Have we already been defeated? (Alternative Voice).
The enemy, of course, is Hatred. And Power--even absolute power--cannot destroy Hatred. Power can only create Hatred.
Hatred killed thousands in New York City and instantly created 260 million people filled with rage and a new hatred of their own. The giant can kill terrorist leaders and those who succor them. The giant can wipe out their villages. But Hatred will find ways to obliterate our freedoms, our institutions, to extinguish our moral beacons and at last it may even destroy our cities and civilization.
Power can win the body count but it can't win this war. Because the enemy is not human. This is a war against a malicious spirit. Only fools attempt to defeat a spirit with guns and rockets and bombs. It is like blowing up the air. It is like bombing graveyards. Some have said this is a war of good against evil. But power that only begets hatred is not good, and in the end hatred becomes the most indomitable power of all.
Already the United States has committed our children to kill and be killed. Meanwhile, the enemy--Hatred--laughs, because it knows that killing on either side will bring on more hatred until, after decades, perhaps generations, the giant will have depleted itself, its coffers drained, its natural resources exhausted, its population drowned in fear and sorrow and hatred over the endless fields of dead.
I speak here of a simple proposition --one that people of power find difficult to understand because people of power understand only power. They play to an inflamed and suffering people often without asking careful questions, expressing hatred instead. Reason is out. Dissent is deemed unpatriotic. To ask a simple question like, "Why are we hated so?" cannot be answered. Justice has become confused with killing so that the more we kill in retribution, and the sooner, the more justice we are said to receive. But such justice delivers only hatred--theirs and ours.
Let us go forward to that time when the body count is over. We can see their dead and ours lined in long rows; the parts of their bodies in terrible heaps; the mangled and limbless children; the weeping, the wounded, and the wretched. No longer can we trust our neighbors. No longer can we wander safely from our own borders or move within them without fear.
Our Constitution is only a shredded memory on faded parchment. We cannot speak freely for fear we will be hated. Our civil liberties, once guaranteed under that blessed document, have given way to the exigencies of this struggle. The police have demanded that they be given more power, that they be permitted to tap our phones and search our homes without warrants. We have become prisoners with electronic tattoos. Reacting to our fear we have embraced the police who have promised to keep us safe. But we are no longer safe from them and the courts turn their heads.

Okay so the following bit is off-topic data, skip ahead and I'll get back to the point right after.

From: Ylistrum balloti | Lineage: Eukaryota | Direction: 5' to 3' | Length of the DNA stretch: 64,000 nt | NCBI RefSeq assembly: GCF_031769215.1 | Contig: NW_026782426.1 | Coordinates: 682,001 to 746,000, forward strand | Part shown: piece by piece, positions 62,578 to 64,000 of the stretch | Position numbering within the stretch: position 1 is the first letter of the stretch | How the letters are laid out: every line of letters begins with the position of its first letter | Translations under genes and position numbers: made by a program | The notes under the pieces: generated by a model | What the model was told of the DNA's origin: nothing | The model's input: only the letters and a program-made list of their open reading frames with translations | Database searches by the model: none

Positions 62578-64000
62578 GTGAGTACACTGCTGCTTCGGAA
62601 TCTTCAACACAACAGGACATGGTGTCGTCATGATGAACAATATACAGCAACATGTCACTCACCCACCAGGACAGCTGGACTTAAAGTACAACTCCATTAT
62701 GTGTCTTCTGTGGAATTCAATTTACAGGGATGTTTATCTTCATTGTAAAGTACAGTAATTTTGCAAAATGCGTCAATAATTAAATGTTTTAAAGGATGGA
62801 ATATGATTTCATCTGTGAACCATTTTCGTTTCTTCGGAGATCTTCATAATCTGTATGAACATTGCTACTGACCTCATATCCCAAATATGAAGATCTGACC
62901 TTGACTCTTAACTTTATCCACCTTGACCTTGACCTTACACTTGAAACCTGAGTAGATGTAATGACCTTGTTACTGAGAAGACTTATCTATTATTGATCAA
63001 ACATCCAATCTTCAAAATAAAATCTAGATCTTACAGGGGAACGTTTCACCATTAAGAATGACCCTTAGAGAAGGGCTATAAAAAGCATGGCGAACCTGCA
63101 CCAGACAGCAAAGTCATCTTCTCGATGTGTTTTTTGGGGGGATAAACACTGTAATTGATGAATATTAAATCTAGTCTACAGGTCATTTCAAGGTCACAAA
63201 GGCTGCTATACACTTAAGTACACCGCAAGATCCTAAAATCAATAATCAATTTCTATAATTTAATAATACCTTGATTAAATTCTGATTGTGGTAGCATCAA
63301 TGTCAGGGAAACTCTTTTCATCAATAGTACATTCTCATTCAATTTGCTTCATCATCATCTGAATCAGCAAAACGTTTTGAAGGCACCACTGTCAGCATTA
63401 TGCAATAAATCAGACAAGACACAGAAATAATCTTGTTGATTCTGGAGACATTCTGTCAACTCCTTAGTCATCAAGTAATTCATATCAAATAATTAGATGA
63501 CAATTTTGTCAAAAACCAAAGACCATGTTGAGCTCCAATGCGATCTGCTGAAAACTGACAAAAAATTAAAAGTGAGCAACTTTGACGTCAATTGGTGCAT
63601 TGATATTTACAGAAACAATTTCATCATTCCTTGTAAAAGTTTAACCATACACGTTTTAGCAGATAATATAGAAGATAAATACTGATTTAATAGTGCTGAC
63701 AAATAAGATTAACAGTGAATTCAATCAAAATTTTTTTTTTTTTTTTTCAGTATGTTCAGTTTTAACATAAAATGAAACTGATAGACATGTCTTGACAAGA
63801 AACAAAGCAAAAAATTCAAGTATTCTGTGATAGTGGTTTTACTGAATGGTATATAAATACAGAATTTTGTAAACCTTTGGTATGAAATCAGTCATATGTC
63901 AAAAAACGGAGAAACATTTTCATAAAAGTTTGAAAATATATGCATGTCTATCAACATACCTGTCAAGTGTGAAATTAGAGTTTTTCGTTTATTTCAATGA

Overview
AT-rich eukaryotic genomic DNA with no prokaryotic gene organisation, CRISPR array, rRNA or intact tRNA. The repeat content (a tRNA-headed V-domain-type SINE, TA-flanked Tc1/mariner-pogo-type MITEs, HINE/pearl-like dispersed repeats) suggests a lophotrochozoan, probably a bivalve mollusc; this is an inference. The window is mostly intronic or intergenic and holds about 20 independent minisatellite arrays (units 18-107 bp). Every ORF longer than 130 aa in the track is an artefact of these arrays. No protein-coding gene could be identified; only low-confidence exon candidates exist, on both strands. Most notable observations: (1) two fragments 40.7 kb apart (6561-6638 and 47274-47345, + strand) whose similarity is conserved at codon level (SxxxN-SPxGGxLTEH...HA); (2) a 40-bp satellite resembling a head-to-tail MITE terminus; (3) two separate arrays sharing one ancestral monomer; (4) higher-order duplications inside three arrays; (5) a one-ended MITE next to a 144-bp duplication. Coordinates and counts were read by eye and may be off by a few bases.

That blessed ideal fundamental to any free nation--the rule of law--can no longer be heard through the racket of our rage. Hatred also hates freedom and despises the rule of law. Once the rule of law has been forfeited, like an arm severed, like a leg amputated, like a soul stripped of its sense of humanity, it can never again be called upon to protect a free people.
The goal of a free nation must be no different outside its borders than within them. In the United States we don't massacre whole towns because they may be the chosen domicile of a criminal or a conspiracy of criminals. Instead we carefully root out the felons and bring them to justice.
If we ask, indeed, to remain a free nation, we, the people, must ensure that unleashed Power--this enraged giant--doesn't itself become the most proficient, the most hideous, the most gargantuan terrorist in the history of humanity and thereby plant a crop that bears an eternal fruit of hatred.
We cannot be asked to love those who have wrought such pain and death on so many innocent people. Such love is beyond the capacity of the human organism. But through love of our system we can refuse to nourish Hatred and instead accept the greatest of challenges--indeed the greatest of opportunities--that have ever been tendered a free nation: to guide the world toward a day when we shall be free from fear and terrorism by embracing, yes, cherishing, the rule of law.
It is the majesty of the rule of law that underlies the Constitution of the United States. With it we can lead the world to freedom. Without it we are doomed to the endless pain and destruction that an unleashed Hatred will forever wage upon us. In a sane world, we can never surrender to that evil entity.
Gerry Spence is a nationally known trial lawyer, TV commentator, founder of the revolutionary Trial Lawyers College, and the author of twelve books, including his latest, Seven Simple Steps to Personal Freedom (St. Martin's Press, 2001). He is Wyoming bred and reared and practices in Jackson. His website is www.gerryspence.com
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|Author:||Spence, Gerald Leonard|
|Article Type:||Brief Article|
|Date:||Mar 1, 2002|
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